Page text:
Apr 23, 2009
Your brand has been bashed, now what do you do?
Posted by: Marian Salzman In: branding
Online brand-bashing is a reality all companies face, just ask Domino’s. Companies can help guard against it by opening up an honest dialogue with consumers and by maintaining transparency, but if in fact they get hit, they had better react fast.
I started this discussion among industry colleagues and consumers (we are all consumers, after all) via Facebook, Twitter and HARO, and my research shows opinions about the best courses of action fit into six groups. These form vital checkpoints for defending and ultimately enhancing reputation.
Be There Fast. Awareness and Presence: It’s vital for brands and corporations to be present where conversations are taking place (e.g., social media), so they can track, troubleshoot and respond quickly.
How did Domino’s handle the situation? From where I sit, badly. Domino’s spokesman Tim McIntyre said executives decided not to respond aggressively, hoping the controversy would quiet down. While the company had been made aware of the videos by Monday evening via a blogger, it took them until Wednesday to get a Twitter account as well as a YouTube video of the CEO in place to respond to consumer concerns. —Ken Makovsky, My Three Cents
#1: Rapid response. Find the people who are spreading the misinformation. #2: Feed them accurate info (targeted messaging). #3: Listen and measure results. —Jason Selss, Communications Director, Remarkable Search, via e-mail
Suck It Up. Acknowledgment and Apology: When something bad happens, it’s vital to acknowledge it quickly and to apologize sincerely. Stalling and shifting blame are counterproductive and will raise further ire among consumers.
In our 20 years of research on how leaders build trust, we found that there are four ways in which trust is built: by being Reliable, Open and honest, Competent and Compassionate. We call this the ROCC of Trust. Domino’s took a good first step with its YouTube video by expressing remorse and being open and honest about the situation, taking responsibility for it instead of hiding behind two incompetent employees. —Karen E. Mishra, Assistant Professor of Marketing and Advertising, Meredith College School of Business, via e-mail
Don’t Hide. Transparency: Reputation problems can be both prevented and remedied by thinking and acting transparently. The corporation must be ready for public scrutiny—because it can occur at any time.
Domino’s may wish to invite some influencers to witness the entire process: food selection, logistics, hiring, storage, making of the pizzas, etc. —Brad MacAfee, Partner and Managing Director, Porter Novelli, via e-mail
Remember Desire. Marketing: The established disciplines of marketing still apply. And a reputation crisis is actually an opportunity to win customers back and draw attention to the right things.
If Domino’s really wanted to be creative in its response, record a video of chef Gordon Ramsay conducting one of his notoriously pedantic inspections of the kitchen in question. With Ramsay’s seal of approval, Domino’s customers would feel comfortable ordering pizza again. —Andy Beal, founder of Trackur.com and co-author of “Radically Transparent: Monitoring & Managing Reputations Online,” via e-mail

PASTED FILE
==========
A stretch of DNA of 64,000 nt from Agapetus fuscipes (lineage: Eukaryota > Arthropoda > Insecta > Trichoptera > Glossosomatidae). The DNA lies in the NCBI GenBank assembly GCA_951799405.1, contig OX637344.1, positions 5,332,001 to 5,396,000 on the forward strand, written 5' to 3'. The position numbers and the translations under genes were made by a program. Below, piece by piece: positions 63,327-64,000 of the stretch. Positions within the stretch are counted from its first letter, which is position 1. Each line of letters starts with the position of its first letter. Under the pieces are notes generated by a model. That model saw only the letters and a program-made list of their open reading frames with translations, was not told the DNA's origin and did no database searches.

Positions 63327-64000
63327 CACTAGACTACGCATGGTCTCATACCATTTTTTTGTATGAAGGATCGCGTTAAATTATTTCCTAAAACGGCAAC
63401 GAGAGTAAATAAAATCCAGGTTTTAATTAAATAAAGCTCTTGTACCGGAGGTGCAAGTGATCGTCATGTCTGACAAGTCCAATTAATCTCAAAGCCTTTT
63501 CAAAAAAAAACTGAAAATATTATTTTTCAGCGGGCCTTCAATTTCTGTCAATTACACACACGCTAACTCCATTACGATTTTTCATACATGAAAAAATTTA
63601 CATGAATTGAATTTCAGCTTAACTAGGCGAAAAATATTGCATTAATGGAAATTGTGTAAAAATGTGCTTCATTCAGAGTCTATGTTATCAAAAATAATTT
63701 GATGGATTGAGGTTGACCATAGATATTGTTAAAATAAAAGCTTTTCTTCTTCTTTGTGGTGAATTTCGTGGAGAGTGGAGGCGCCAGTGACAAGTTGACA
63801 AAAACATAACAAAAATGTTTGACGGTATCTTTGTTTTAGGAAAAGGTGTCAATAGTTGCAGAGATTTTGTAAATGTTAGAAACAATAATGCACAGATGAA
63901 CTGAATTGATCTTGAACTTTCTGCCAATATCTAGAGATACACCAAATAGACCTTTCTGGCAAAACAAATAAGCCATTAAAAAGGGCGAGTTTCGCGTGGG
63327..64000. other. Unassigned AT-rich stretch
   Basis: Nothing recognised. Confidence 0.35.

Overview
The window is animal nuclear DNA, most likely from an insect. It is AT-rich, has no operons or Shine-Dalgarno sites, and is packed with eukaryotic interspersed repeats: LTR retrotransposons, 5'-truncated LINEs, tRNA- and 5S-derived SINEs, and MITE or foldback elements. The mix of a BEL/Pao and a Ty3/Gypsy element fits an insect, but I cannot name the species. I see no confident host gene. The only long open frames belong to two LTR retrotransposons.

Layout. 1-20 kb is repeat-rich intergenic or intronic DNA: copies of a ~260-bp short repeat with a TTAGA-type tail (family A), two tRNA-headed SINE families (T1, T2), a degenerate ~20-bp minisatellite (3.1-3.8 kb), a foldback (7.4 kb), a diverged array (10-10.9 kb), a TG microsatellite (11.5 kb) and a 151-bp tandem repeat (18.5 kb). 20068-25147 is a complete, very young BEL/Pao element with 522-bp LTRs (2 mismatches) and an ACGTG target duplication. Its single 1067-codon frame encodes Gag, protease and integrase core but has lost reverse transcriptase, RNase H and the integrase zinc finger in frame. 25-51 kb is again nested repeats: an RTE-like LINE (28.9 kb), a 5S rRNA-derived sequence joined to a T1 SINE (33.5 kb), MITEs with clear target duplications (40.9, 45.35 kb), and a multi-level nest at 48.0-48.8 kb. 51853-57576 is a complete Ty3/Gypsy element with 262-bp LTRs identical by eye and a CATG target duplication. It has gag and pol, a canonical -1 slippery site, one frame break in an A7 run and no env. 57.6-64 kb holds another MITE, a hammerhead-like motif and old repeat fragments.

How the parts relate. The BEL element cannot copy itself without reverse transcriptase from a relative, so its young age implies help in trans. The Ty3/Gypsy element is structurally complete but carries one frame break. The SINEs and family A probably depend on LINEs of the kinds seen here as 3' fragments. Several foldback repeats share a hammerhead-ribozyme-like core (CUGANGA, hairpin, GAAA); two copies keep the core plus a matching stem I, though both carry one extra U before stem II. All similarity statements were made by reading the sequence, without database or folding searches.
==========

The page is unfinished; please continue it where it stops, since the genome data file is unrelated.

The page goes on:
I’d put messages targeted at existing patrons first (pizza box tip-ons, in-store posters), followed by paid mass-media messages targeted at patrons who may have reservations about ordering from Domino’s (coupons for discounted pizzas, incentive offerings to drive orders to local locations). —Noel Griese, APR, author of “How To Manage Organizational Communication During Crisis,” via e-mail
Talk Sense. Tonality: What a corporation or brand says is very important, but so is how it says it. Serious events demand a serious tone that matches the mood of consumers but doesn’t amplify it.
The video response from Domino’s president struck the right tone and included all the right elements for moving forward—restating the facts, punishment for the culprits, making sure it never happens again and asking for brand forgiveness. … Brand terrorists are all around us. It is how companies respond that makes the difference between success and failure. Domino’s will do just fine.” —Leslie Gaines-Ross, Chief Reputation Strategist, Weber Shandwick, via e-mail
Be One. Solidarity: Provided a brand or corporation hasn’t alienated people beyond repair, it should ally itself with the common cause of customers, employees and other corporations with similar interests.
I just watched Domino’s video response and found it effective. Focusing on the independent owners and thousands of employees who may lose their jobs if people stop ordering their pizza […] is the right message in these “times are tough” times. People are aware of the horrible things that can happen due to wild Internet postings and urban legend rumors and can be sympathetic, if this is positioned as a rogue incident. —Elise Goyette, via Facebook
Perhaps they might want to put up a Web site where people can send in specific questions and concerns. People nowadays don’t simply want to be told, they want to take part in the process. As is often the case, in the midst of controversy, there is opportunity. Lots of people are thinking about Domino’s right now, so let’s get them thinking for us. What ideas can you think of that would make our product better? Maybe it’s time for some changes and new direction. Now’s the time to act. —Dan Collins, APR, ABC, PR professional, via e-mail